So here is the general direction I'll be going for the Easter sermon. Notice that in the resurrection narrative in Luke, the men in dazzling clothes at the tomb say, "Remember how [Jesus] told you, while he was still in Galilee, that the Son of Man must be handed over to sinners, and be crucified, and on the third day rise again." Then it says, "THEN they remembered his words." (24:7-8)
Apparently Jesus' own preaching about his resurrection is forgotten until it is heard again post-resurrection.
But that's not all. Luke keeps going with this kind of theme throughout the rest of his gospel. So on the walk to Emmaus, Jesus says to Cleopas, "Was it not necessary that the Messiah should suffer these things and then enter into his glory?" "THEN begining with Moses and all the prophets he interpreted to them the things about himself in all the scriptures (24:27).
When the disciples finally recognize him and have a conversation about it, they equate having their hearts burning inside them with Jesus opening the scriptures to them, as if these were basically the same thing (24:32).
Getting the point yet? If not, Luke does it again when Jesus appears to even more disciples. "These are my words that I spoke to you while I was still with you--that everything written about me in the law of Moses, the prophets, and the psalms must be fulfilled." "THEN he opened their minds to understand the scriptures. Thus it is written that..." (24:44-45).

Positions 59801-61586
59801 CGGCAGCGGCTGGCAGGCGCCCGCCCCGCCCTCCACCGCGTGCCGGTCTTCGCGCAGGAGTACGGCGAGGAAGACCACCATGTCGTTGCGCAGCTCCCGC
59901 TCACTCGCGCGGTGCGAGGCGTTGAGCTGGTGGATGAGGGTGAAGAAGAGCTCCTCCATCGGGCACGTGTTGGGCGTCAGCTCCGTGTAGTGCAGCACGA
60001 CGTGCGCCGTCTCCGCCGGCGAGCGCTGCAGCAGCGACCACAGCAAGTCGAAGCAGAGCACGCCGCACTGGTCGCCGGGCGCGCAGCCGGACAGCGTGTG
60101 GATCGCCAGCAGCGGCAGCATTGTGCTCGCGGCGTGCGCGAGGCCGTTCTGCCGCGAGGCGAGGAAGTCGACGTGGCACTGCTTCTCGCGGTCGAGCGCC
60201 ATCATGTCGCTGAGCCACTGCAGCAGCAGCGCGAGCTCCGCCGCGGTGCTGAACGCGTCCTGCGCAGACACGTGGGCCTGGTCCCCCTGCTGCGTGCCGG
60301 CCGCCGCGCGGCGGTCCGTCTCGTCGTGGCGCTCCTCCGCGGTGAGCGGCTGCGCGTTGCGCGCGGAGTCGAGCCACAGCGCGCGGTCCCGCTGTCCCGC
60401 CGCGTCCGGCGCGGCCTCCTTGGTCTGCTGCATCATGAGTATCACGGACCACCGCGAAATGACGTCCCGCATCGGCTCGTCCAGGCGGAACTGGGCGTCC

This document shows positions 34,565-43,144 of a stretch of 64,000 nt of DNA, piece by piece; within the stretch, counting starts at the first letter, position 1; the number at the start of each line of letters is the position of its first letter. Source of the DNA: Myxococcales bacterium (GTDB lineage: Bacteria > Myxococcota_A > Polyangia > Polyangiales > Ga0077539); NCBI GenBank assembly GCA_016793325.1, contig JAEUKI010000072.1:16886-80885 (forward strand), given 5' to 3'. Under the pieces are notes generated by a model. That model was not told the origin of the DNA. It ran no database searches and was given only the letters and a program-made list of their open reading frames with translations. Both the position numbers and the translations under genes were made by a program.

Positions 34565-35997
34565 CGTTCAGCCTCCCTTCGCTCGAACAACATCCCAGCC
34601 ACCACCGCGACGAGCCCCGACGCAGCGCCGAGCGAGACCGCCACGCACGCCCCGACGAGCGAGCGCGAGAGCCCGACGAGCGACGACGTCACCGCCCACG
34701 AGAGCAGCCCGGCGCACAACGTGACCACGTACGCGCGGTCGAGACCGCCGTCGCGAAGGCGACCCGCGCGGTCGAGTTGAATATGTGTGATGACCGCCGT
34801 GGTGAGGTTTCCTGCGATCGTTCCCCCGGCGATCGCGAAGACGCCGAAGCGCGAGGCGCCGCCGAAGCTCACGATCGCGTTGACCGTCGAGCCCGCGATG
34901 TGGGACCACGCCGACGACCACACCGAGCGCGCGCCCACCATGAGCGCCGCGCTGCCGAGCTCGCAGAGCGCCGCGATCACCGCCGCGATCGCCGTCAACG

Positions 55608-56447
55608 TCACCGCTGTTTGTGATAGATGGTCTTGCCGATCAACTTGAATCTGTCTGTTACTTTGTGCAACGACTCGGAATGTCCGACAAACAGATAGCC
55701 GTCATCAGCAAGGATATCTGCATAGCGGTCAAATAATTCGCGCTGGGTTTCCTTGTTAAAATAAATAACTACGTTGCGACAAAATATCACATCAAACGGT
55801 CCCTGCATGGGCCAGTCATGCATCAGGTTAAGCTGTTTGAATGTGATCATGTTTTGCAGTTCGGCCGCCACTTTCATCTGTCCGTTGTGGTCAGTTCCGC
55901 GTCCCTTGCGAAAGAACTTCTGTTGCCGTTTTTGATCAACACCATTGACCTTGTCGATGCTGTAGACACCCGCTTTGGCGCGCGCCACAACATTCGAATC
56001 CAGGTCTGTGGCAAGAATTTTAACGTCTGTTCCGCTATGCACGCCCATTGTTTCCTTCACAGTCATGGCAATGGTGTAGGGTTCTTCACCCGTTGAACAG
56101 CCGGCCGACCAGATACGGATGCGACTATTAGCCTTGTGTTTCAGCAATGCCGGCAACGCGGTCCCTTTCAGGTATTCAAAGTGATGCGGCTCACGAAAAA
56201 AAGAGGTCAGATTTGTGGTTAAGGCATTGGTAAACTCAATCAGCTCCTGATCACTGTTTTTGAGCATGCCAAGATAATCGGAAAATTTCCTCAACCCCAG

A great preaching theme for Easter, and the one I will be running with in some way, is the theme of the resurrection opening the eyes of the disciples to a new way of reading Scripture. In point of fact, even when Jesus preached about his own resurrection prior to his death and resurrection, the disciples were unable to understand or even remember it, apparently because they had a different interpretive lens operating that expected something different of the Messiah based on their (now obviously insufficient) reading of scripture.
The resurrection is a hermeneutic.
It is a hermeneutic in the sense that it helped the disciples understand Jesus' own pre-resurrection life more clearly, but it also sends them back to the scriptures (and in fact Jesus in his post-resurrection appearances TAKES them back) to read differently.
Might it be the case that a major barrier to believing the resurrection is not lack of reading the scripture, but mis-reading scripture, or reading the wrong scriptures?
And we can move beyond a text-based sense of this (although sticking to texts is important) and ask how we are blind and forgetful until Jesus, Son of God, the New Hermeneut, helps us read better. And specifically how he teaches us to read is to read him as the fulfillment of the scriptures. It was necessary... and you are witnesses.